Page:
Penn Wharton Budget Model Scores Sanders and Biden Plans to Tax the Rich

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Macroeconomic Analysis Shows Offsetting Effects of Higher Tax Rates and Deficit Reduction.

Calls to tax the rich are playing a prominent role in the ongoing Democratic primary. Penn Wharton Budget Model (PWBM), the nonpartisan, independent applied research organization housed at the Wharton School of the University of Pennsylvania, has analyzed the budgetary and economic effects of two proposals from Senator Bernie Sanders—a wealth tax and an expansion of the estate tax—as well as a recent plan from former Vice President Joe Biden.

The two Sanders proposals would target households with high net worth. The Sanders wealth tax would apply graduated rates up to 8 percent on those with net worth over $32 million, while the Sanders estate tax reform lowers the tax’s exemption to $3.5 million ($7 million for married couples) and creates four brackets with marginal rates up to 77 percent. PWBM projects that:

  • The Sanders wealth tax would raise between $2.8 trillion and $3.3 trillion over 10 years, about $1 trillion to $1.5 trillion less than the Sanders campaign estimates.
  • The Sanders wealth tax would decrease GDP by 1.1 percent in 2050, as disincentives to save and invest outweigh the benefits of deficit reduction.
  • The Sanders estate tax would raise an additional $267 billion over ten years, increasing the percentage of decedents affected by the estate tax to about 0.5 percent in 2030.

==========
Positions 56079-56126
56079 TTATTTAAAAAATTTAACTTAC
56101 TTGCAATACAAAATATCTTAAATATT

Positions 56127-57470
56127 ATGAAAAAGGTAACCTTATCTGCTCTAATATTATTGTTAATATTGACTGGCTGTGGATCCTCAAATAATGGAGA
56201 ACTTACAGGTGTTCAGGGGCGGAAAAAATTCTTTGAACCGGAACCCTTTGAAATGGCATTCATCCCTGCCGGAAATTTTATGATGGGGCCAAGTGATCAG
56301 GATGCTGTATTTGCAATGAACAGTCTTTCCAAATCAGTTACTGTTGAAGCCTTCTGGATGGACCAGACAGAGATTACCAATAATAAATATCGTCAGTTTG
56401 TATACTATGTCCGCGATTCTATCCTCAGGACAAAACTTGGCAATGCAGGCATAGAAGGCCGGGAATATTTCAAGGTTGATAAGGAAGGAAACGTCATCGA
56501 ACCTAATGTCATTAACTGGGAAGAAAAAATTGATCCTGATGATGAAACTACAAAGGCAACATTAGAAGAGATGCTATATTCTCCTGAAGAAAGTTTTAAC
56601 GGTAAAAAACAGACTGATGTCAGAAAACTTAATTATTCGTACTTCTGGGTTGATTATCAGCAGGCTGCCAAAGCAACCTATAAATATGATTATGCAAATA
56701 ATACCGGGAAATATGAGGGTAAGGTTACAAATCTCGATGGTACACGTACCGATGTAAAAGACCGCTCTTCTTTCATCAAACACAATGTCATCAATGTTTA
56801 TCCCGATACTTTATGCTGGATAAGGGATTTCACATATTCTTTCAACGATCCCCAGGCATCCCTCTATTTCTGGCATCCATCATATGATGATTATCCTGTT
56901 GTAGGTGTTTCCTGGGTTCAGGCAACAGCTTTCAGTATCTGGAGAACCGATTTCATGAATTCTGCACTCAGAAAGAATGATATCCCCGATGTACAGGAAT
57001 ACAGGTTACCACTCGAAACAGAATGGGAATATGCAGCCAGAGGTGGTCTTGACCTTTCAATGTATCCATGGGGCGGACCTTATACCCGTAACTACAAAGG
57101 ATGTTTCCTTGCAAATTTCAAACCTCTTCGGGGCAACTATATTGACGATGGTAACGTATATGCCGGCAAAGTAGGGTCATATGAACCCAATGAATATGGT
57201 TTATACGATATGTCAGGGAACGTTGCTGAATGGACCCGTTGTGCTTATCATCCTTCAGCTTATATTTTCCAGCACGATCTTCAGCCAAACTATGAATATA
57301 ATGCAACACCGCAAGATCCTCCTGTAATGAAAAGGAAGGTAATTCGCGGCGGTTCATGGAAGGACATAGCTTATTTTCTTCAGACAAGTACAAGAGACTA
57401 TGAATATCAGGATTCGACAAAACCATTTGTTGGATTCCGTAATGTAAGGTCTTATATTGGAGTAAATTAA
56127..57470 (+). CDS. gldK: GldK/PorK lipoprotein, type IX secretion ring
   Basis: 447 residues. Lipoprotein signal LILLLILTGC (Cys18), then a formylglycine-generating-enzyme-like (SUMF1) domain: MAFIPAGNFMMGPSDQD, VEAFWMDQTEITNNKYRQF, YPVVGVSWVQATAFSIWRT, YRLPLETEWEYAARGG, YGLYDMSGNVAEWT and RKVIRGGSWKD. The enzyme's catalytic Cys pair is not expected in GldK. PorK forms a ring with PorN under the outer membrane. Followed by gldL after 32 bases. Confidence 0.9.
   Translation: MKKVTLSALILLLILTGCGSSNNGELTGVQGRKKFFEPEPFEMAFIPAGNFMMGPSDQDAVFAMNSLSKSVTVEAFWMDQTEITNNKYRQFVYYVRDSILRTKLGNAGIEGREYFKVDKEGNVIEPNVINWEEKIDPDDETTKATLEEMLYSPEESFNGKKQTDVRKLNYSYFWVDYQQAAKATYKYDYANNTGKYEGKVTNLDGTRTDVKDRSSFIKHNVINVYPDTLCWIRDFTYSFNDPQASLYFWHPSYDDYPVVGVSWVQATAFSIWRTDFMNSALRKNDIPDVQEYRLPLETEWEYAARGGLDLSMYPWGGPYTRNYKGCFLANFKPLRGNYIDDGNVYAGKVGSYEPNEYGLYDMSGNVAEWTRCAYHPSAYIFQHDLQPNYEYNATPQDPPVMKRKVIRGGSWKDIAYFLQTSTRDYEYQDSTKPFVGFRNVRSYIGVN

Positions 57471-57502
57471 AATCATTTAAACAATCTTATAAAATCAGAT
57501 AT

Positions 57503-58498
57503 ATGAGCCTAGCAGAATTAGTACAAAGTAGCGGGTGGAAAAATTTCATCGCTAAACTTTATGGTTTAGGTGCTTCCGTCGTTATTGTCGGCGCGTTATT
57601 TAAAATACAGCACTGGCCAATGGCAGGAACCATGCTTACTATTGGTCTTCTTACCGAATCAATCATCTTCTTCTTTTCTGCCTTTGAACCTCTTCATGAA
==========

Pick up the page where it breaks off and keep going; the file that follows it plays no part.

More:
In contrast, the Biden plan focuses on taxing capital and corporate income. PWBM analyzed nine provisions of the Biden tax plan, projecting that:

  • The Biden tax plan would raise between $2.3 trillion and $2.6 trillion over 10 years, roughly $600 billion to $900 billion less than the Biden campaign estimates.
  • These tax increases fall mostly on the top 0.1 percent of the income distribution—on average, taxpayers in that group see their annual taxes increase by more than $1 million and their after-tax incomes fall by 14 percent.
  • The Biden plan would have little effect on the size of the economy, reducing GDP by 0.1 percent in 2030 and 2040, but increasing GDP by 0.1 percent in 2050 as the economic disincentives from higher tax rates are slightly outpaced by the benefits of deficit reduction.

For more information, read the three reports: “The Biden Tax Plan: Budgetary, Distributional, and Economic Effects,” “Senator Bernie Sanders’ Estate Tax: Projected Budgetary Effects,” and “Senator Bernie Sanders’ Wealth Tax: Projected Budgetary and Economic Effects.”

Media inquiries: Wharton Media Relations, (communications@wharton.upenn.edu), +1 (215) 898-8036

About the Penn Wharton Budget Model
PWBM is a nonpartisan, independent applied research organization housed at the Wharton School of the University of Pennsylvania. PWBM works directly with policymakers and staff, serving as an honest broker by providing accurate, accessible and transparent economic analysis of the fiscal and economic impact of public policy without advocacy. PWBM’s estimates are regularly referenced by policymakers and top news outlets. For more information, visit https://budgetmodel.wharton.upenn.edu/

About the Wharton School
Founded in 1881 as the world’s first collegiate business school, the Wharton School of the University of Pennsylvania is shaping the future of business by incubating ideas, driving insights, and creating leaders who change the world. With a faculty of more than 235 renowned professors, Wharton has 5,000 undergraduate, MBA, executive MBA and doctoral students. Each year 13,000 professionals from around the world advance their careers through Wharton Executive Education’s individual, company-customized, and online programs. More than 99,000 Wharton alumni form a powerful global network of leaders who transform business every day. For more information, visit http://www.wharton.upenn.edu.

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